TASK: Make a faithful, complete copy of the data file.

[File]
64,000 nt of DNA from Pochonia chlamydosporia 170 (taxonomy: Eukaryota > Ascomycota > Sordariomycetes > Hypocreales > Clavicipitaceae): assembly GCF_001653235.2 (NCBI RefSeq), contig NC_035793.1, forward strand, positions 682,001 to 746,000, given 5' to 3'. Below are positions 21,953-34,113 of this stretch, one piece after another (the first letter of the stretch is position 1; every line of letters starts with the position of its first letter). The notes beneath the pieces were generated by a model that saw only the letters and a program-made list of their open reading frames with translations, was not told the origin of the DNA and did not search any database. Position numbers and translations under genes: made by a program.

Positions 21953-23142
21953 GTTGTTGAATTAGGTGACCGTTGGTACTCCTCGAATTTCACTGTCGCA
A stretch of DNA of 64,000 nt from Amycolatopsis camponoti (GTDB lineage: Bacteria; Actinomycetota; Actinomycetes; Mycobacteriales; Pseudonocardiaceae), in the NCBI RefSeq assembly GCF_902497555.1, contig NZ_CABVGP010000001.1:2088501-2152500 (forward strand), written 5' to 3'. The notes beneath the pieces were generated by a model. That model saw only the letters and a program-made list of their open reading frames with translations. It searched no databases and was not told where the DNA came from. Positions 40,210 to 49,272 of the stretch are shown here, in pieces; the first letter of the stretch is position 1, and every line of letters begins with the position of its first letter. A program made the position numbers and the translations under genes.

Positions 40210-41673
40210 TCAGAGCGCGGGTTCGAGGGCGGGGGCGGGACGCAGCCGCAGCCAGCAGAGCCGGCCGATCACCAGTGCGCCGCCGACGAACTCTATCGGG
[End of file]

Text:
64,000 nt of DNA from Pochonia chlamydosporia 170 (taxonomy: Eukaryota > Ascomycota > Sordariomycetes > Hypocreales > Clavicipitaceae): assembly GCF_001653235.2 (NCBI RefSeq), contig NC_035793.1, forward strand, positions 682,001 to 746,000, given 5' to 3'. Below are positions 21,953-34,113 of this stretch, one piece after another (the first letter of the stretch is position 1; every line of letters starts with the position of its first letter). The notes beneath the pieces were generated by a model that saw only the letters and a program-made list of their open reading frames with translations, was not told the origin of the DNA and did not search any database. Position numbers and translations under genes: made by a program.

Positions 21953-23142
21953 GTTGTTGAATTAGGTGACCGTTGGTACTCCTCGAATTTCACTGTCGCA
A stretch of DNA of 64,000 nt from Amycolatopsis camponoti (GTDB lineage: Bacteria; Actinomycetota; Actinomycetes; Mycobacteriales; Pseudonocardiaceae), in the NCBI RefSeq assembly GCF_902497555.1, contig NZ_CABVGP010000001.1:2088501-2152500 (forward strand), written 5' to 3'. The notes beneath the pieces were generated by a model. That model saw only the letters and a program-made list of their open reading frames with translations. It searched no databases and was not told where the DNA came from. Positions 40,210 to 49,272 of the stretch are shown here, in pieces; the first letter of the stretch is position 1, and every line of letters begins with the position of its first letter. A program made the position numbers and the translations under genes.

Positions 40210-41673
40210 TCAGAGCGCGGGTTCGAGGGCGGGGGCGGGACGCAGCCGCAGCCAGCAGAGCCGGCCGATCACCAGTGCGCCGCCGACGAACTCTATCGGG